Speakers encourage unity in combating inequity at 2022 Commencement


Angeli Mittal/Daily Senior Staffer

2022 Medill graduate Pranav Baskar. The Class of 2022 gathered in Ryan Field for the first in person Commencement ceremony since 2019.

Isabel Funk, Summer Editor

Speakers called on Northwestern’s Class of 2022 to come together to work against national and global injustice Monday during the University’s first in-person Commencement since 2019. 

Former New York Times reporter and bestselling author Isabel Wilkerson delivered this year’s Commencement speech. Wilkerson, who received an honorary degree during the ceremony, shared details about working on her books, “The Warmth of Other Suns: The Epic Story of America’s Great Migration” and “Caste: The Origins of Our Discontents.”

She also reflected on the impact of COVID-19 during the past three years, imminent injustices in the United States and learning to act with conviction. She received a standing ovation from the crowd for her comments on COVID-19’s unifying abilities.

“COVID sees all humans as fundamentally the same, it will infect anyone it has access to long enough,” Wilkerson said. “It sees what we have in common if humans don’t see it themselves. We are all in this together. And it is time we started acting like it.”

Wilkerson called out the ways the U.S. has failed to live up to its commitment to the value of life. She emphasized the need for “clear-eyed focus on threats to our democracy” amid a time marked by efforts to diminish voting rights and abortion access and “terror attacks” against marginalized people. 

Wilkerson also shared lessons she learned while working on her books, from those she interviewed and from spending 15 years working on “The Warmth of Other Suns.” 

“You define what is possible with the gifts that you’ve been given,” Wilkerson said. “Please banish the phrase imposter syndrome. However far your talents take you, that is exactly where you belong.” 

Wilkerson was introduced by 2022 Medill graduate Pranav Baskar. Baskar drew a connection between Wilkerson’s books and his grandmother’s story.

Baskar recounted how his grandmother could not become an economist as she wanted, but instead became a housewife at 21 years old. He connected this story to the power imbalances Wilkerson addresses in her books, calling on his fellow graduates to recognize what went into their success and disrupt the “American myth” of exceptionalism.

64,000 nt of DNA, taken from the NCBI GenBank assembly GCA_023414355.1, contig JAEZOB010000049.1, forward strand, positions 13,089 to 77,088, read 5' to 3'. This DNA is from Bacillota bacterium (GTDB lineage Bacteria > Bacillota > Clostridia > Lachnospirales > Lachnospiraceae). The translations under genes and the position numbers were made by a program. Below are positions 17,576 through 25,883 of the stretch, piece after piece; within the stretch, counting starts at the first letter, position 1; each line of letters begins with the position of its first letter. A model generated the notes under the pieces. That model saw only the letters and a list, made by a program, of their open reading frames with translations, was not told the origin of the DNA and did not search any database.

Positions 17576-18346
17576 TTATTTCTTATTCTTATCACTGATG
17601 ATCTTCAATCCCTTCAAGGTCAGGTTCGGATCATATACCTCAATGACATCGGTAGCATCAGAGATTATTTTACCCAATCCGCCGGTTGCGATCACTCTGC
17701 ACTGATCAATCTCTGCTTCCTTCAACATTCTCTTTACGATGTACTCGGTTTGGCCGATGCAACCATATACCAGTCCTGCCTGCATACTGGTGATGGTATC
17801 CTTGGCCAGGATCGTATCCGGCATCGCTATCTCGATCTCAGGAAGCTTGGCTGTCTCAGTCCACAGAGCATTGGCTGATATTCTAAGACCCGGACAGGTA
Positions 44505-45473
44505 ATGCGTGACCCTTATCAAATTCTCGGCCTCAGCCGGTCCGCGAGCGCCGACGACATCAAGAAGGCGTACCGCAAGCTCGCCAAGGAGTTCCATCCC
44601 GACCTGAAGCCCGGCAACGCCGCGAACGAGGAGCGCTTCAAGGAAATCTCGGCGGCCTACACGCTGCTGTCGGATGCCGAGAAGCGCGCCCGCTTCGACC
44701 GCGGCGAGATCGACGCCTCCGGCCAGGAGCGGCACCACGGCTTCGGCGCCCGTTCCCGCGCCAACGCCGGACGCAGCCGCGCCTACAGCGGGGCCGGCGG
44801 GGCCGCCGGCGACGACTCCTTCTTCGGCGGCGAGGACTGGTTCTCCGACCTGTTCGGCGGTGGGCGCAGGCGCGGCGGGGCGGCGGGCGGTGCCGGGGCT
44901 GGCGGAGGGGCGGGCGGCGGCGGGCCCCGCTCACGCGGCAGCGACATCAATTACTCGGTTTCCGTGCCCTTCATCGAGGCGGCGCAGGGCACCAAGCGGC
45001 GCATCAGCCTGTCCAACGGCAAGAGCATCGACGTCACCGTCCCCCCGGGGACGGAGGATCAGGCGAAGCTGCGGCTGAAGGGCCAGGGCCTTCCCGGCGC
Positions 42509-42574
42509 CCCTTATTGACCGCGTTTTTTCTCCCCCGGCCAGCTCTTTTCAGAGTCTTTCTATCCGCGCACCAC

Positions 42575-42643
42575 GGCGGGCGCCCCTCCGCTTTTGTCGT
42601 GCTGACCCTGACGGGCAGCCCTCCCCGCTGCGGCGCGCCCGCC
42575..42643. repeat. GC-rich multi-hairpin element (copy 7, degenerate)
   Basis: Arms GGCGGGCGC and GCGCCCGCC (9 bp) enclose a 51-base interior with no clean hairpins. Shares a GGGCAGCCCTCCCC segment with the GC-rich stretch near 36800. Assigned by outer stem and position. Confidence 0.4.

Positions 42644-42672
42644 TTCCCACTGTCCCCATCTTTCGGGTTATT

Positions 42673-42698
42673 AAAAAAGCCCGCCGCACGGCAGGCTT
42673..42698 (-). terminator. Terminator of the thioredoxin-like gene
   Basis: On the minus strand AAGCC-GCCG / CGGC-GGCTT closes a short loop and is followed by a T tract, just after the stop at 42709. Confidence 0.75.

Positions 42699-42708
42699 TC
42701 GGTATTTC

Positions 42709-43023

“Our exceptionalism is not just our own,” Baskar said. “We are exceptional, but it’s because of every quiet injustice, every dashed hope, every moment of strife and every dead dream, but most importantly, every moment of love our ancestors invested into a generation they had not even met yet.”

In addition to granting the graduating students degrees, University President Morton Schapiro also granted honorary degrees to chair of the NU Board of Trustees J. Landis Martin (Kellogg ’68, Pritzker ’73), University of California, Irvine Prof. Judith Olson (Weinberg ’65) and Eva Jefferson Paterson (Weinberg ’71), the co-founder and president of the Equal Justice Society, along with Wilson. 

2022 Weinberg graduate and student Commencement speaker Elizabeth Sperti urged students to approach their education and the rest of their lives actively and exercise agency.

Reflecting on the past four years, Sperti acknowledged the challenges the Class of 2022 faced during the pandemic, and the appreciation for one another that the pandemic encouraged.

“There has been so much to claim on this campus. From all the classes we fit into the quarter system, to the rich community created by our student organizations,” Sperti said. “And just as importantly, in the relationships with one another that have most intimately shaped our Northwestern experience.”

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